No such thing as a Starter Bird!
What is the Best “Starter Bird?”
We get this question a lot and it always saddens us. The answer is that there is no such thing as a starter bird. There is no one breed that will be easier to handle or less work. There is no one breed that is guaranteed to be quieter or bite less or train faster. There is no such thing as a bird who will live a short life so you can have a trial run before you decide you want a larger bird. That simplydoes not exist. Birds are life time commitments and the day you bring home a bird you are dedicating a decade or more of your life to this animal. Budgies can live around 8-10 years, cockatiels 20-25, conures 25-30, quakers 20-25. And those are just the smaller breeds. It only goes up from there.
You will find so many of the birds in rescues are cockatiels and conures because of the fact that so many people buy them as starter birds and then decide owning a bird is not for them. They tend to go through multiple homes as they are passed on from one “starter bird” home to another until they finally end up in a rescue. In many ways, they are at more of a disadvantage then the larger birds who tend to be purchased by already experienced homes.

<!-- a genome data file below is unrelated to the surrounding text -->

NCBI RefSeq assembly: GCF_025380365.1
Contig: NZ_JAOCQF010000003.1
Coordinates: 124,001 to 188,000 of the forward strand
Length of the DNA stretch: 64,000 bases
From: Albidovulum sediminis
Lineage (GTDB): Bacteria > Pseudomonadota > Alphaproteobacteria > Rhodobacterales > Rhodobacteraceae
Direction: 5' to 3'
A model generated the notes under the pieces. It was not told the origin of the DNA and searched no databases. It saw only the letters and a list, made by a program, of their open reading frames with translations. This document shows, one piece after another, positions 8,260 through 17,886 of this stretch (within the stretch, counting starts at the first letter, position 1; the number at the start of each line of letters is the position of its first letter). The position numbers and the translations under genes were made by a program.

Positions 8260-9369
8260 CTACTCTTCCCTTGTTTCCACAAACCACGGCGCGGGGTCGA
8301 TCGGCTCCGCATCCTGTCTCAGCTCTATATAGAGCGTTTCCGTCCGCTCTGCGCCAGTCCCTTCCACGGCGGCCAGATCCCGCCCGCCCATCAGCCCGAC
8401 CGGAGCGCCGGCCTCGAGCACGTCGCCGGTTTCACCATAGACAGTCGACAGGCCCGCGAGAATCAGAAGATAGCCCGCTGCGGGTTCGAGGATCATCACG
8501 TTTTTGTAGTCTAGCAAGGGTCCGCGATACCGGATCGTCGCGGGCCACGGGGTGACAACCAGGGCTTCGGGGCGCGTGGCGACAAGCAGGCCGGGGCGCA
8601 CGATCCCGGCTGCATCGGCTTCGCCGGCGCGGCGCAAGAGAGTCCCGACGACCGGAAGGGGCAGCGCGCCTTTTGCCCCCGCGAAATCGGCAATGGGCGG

So how do you decide what bird you should get? First, do your homework on owning birds and make an educated decision on whether or not living with a bird is the kind of lifestyle you want. If after you have done all your research and you still feel that living life with a bird is something that fits your lifestyle then congratulations, you have taken your first step in parronthood.
Next, go to a bird rescue to interact with birds. Spend as much time as possible socializing with all the different birds. Keep an open mind. Socialize with the little guys and the big guys. What you want more than anything is to find a bird that bonds with you and vice versa. That bond is what will make your relationship with your bird worth wild. If you don’t feel bonded to your bird there is a greater chance that you will give up and rehome your bird. Be prepared to spend a lot of time doing this. Be open minded to volunteering on a weekly basis. You should be visiting your bird every week in the rescue anyways, but by volunteering you learn a great deal more and it prepares you. It is this kind of preparation and education that are the most important things you can do when preparing to bring a new bird into your home.
The only difference between the care of a cockatiel and a macaw is probably "poop" size. It's definitely the same commitment. It's very sad to think that people give smaller birds to their young children as a "starter pet". They are all thinking and feeling beings that require the same amount of care and attention.
Nicole Duperré 2015